This article was originally published on Eurofruit. Click here to read the original article.
As Peru looks to establish itself as a major global producer and exporter, people working in the Peruvian agriculture continue to reap the benefits of a rapidly growing sector.
In his presentation at the 2019 Asiafruit Business Forum, Carlos Zamorano, general manager of Provid, Peru’s peak body for table grape producers, said employment had almost doubled in the thirteen years between 2004 and 2017.
“In 2004 there were 462 000 jobs in the agriculture sector, that number increased to 809 000 in 2017, thanks to modern agricultural practices,” said Zamorano.
New jobs have led to more opportunities for young people and women to enter the industry, and women now have greater representation, making up 45,96% of the workforce in 2015.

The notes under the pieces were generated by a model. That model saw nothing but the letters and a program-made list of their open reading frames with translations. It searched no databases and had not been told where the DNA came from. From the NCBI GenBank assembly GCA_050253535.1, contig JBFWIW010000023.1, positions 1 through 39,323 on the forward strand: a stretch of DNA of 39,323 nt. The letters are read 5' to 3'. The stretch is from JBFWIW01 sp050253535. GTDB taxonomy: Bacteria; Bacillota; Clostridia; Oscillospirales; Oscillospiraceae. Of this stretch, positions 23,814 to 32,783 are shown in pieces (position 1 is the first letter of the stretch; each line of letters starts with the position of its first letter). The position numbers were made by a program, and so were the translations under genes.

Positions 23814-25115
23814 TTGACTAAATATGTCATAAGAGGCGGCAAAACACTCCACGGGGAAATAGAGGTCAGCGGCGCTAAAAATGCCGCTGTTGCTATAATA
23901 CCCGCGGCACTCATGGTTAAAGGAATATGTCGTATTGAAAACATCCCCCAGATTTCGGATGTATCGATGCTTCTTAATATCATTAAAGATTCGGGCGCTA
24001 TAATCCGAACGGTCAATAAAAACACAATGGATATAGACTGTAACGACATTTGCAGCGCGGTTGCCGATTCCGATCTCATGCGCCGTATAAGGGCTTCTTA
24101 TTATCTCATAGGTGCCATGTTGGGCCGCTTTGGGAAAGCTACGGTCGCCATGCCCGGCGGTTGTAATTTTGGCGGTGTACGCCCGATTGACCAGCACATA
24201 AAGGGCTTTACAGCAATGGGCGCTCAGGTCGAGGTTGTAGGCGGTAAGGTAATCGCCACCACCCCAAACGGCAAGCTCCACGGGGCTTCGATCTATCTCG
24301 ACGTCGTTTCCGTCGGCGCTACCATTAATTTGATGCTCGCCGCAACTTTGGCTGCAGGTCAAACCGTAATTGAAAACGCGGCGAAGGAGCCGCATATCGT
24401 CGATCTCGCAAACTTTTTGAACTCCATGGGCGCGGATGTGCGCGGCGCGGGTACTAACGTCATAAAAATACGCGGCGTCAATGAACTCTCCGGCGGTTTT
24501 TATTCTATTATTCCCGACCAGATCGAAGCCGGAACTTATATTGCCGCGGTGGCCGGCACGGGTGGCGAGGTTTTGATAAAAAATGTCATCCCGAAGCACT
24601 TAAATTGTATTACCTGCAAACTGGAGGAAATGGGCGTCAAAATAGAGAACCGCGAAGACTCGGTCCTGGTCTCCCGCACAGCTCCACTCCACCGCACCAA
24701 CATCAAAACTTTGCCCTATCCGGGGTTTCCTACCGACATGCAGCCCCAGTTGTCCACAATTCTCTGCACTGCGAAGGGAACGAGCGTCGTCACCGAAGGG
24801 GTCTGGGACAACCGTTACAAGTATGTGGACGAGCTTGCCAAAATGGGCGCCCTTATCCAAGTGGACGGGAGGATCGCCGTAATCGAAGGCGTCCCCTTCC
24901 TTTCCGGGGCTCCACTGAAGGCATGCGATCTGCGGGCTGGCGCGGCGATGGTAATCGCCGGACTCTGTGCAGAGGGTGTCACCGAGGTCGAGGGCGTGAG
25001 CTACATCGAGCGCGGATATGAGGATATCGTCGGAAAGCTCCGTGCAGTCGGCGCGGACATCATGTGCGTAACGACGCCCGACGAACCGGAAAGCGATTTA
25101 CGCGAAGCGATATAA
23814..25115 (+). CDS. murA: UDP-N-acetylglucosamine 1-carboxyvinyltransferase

Wages in the industry are steadily growing, too, and are now substantially higher than the minimum vital remuneration (RMV) amount, specific to Peru.
In the capital, Lima, the average monthly salary is 930 soles (US$275). For agricultural employees, the average salary sits at 1 506 soles (US$443) per month.
Better wages have helped pull people out of poverty, said Zamorano.
“In 2004, 81,3% of people in the industry were living in poverty. That has dropped to 38,3% in 2017,” he said.
“Employees are earning more money. They have easier access to clean water and sanitation, better health and well being and also greater opportunities to further education.”
Growing the agricultural sector through incentives
China’s next generation are opting to move to big cities instead of working in the agricultural industry. Zamorano believes the best way to encourage them to enter the industry is to incentivise the work.
“As we have seen in Peru, the incentives of better education, access to safe water and the health benefits has helped bring young people in,” he said.
“I believe this could work in China, but obviously it’s not as simple as that.” – Eurofruit